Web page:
Barnes, 26, and Untrell Oden, 27, with first-degree reckless homicide and other counts in Sandra’s death.
A criminal complaint said that during a search of a nearby home, officers located Mr. Experts later test-fired the pistol, compared the casings to the ones found outside Sandra’s home, and found that they matched.“The motive is still being determined,” Sgt.
Sheronda Grant, a spokeswoman for the Milwaukee Police Department, said on Wednesday. Parks said her daughter had hoped to attend college and become a writer.“Sandra was special,” Ms.
The shooting happened Monday as Sandra, 13, was watching television at the time, her sister, Tatiana Ingram, told the television station WISN.“My sister took it like a soldier: She just walked in the room and said, ‘Mama, I’m shot,’” Ms. essay contest, she called for more empathy and less negativity, and emphasized the importance of getting an education to make the world a better place.“We are the future leaders, but if we don’t have an education, we will accomplish nothing,” she wrote.
She described a world where “little children are victims of senseless gun violence” and “there is too much black-on-black crime.”“Sometimes, I sit back and I have to escape from what I see and hear every day,” she wrote. we are in a state of chaos.”Sandra, then a sixth grader, told Wisconsin Public Radio that she chose to write about violence because “all you hear about is somebody dying or somebody getting shot and people do not just think about whose father or son or granddaughter or grandson who it was that was just killed.”Vickie Brown-Gurley, who worked as the principal of Keefe Avenue School when Sandra was in fifth and sixth grade, remembered Sandra as a confident student with a “really good sense of humor.”Over the past two years, 12 students in Milwaukee public schools were homicide victims, a spokeswoman for the school district said. Late Wednesday afternoon, the Milwaukee County district attorney’s office charged Isaac D.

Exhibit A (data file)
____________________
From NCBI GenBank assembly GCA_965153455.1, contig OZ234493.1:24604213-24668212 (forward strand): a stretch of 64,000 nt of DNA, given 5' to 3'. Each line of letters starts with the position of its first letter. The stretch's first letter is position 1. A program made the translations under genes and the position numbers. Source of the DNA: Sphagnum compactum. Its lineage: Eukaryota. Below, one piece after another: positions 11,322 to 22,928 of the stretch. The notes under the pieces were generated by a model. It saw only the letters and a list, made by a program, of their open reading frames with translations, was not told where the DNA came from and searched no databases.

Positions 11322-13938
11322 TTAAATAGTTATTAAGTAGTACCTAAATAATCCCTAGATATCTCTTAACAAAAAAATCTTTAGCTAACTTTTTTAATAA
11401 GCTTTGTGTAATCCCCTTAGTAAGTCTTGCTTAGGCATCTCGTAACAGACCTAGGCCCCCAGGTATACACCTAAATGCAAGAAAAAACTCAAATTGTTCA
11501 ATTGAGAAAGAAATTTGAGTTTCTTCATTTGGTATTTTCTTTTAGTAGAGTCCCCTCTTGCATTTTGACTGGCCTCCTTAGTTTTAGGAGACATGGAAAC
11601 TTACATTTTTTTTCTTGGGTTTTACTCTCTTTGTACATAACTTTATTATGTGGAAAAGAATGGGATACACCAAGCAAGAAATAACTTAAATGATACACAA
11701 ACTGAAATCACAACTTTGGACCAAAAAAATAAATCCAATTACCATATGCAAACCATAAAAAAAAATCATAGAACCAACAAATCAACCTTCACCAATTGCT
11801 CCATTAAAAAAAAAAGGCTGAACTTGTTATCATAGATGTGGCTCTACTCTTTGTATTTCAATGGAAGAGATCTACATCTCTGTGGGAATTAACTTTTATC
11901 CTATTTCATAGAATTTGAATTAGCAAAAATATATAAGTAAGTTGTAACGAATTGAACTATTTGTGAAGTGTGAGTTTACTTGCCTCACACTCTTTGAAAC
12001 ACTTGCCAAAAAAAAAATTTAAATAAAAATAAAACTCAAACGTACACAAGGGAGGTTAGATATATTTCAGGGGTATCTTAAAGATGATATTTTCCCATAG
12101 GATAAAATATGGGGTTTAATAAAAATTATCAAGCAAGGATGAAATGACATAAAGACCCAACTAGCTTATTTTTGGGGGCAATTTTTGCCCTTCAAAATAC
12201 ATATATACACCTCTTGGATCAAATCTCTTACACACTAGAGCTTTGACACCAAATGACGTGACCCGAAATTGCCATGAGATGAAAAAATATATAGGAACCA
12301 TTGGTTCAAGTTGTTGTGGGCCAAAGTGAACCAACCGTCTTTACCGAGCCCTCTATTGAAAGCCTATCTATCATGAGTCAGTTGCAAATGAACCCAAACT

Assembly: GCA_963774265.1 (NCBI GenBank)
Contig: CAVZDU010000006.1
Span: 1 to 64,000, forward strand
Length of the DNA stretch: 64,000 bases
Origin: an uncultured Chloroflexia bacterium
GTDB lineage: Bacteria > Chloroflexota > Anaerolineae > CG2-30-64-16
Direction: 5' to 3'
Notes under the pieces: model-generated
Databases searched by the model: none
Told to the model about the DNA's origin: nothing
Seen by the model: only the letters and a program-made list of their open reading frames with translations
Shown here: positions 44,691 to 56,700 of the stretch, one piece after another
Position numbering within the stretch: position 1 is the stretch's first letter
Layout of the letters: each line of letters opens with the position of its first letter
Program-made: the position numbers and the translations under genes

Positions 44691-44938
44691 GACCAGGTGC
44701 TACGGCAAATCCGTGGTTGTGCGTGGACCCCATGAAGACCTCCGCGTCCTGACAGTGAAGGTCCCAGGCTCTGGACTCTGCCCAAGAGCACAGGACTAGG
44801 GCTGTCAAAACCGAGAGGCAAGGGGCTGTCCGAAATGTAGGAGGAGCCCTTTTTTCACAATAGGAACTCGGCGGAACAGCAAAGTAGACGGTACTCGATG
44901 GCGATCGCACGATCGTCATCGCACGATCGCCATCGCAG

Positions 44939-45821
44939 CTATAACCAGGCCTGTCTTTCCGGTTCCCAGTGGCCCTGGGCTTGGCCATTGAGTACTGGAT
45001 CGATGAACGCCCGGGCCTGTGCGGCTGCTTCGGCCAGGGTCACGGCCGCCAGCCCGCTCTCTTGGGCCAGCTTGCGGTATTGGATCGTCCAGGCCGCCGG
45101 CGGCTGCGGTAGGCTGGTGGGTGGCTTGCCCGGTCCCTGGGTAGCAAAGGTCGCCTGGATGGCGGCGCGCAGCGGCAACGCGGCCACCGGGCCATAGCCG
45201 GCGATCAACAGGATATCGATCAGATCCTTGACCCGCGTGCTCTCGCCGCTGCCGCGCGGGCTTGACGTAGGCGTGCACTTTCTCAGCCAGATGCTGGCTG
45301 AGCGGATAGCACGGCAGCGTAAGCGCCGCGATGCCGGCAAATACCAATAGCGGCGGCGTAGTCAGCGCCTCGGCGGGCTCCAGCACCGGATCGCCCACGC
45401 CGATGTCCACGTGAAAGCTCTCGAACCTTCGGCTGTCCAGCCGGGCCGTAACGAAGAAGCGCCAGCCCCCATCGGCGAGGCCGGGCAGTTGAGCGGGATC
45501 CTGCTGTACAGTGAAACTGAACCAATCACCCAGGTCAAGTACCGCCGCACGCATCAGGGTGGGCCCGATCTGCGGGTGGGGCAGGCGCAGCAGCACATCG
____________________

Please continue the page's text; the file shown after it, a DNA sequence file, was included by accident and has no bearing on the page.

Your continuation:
So far in 2017, more than 1,200 people have been shot and 220 killed in Chicago.
Shockingly, 30 of those deaths were children 18 or younger.
Gang murders were committed to further the group's criminal enterprise—to expand or protect drug-selling markets, to fortify geographic territories and protect the turf, to avenge integrity and to ensure legacy.
But following the razing of the public housing developments—epicenters that provided the groups with a centralized power base—the members of mega-gangs were scattered around the city's poorest communities.
In short, gangs in Chicago splintered into "sets," substantially smaller offshoots of the city's largest street gangs.
Now, the large gang alliances are mostly gone, and with them the clear-cut leadership hierarchy and organizational scheme.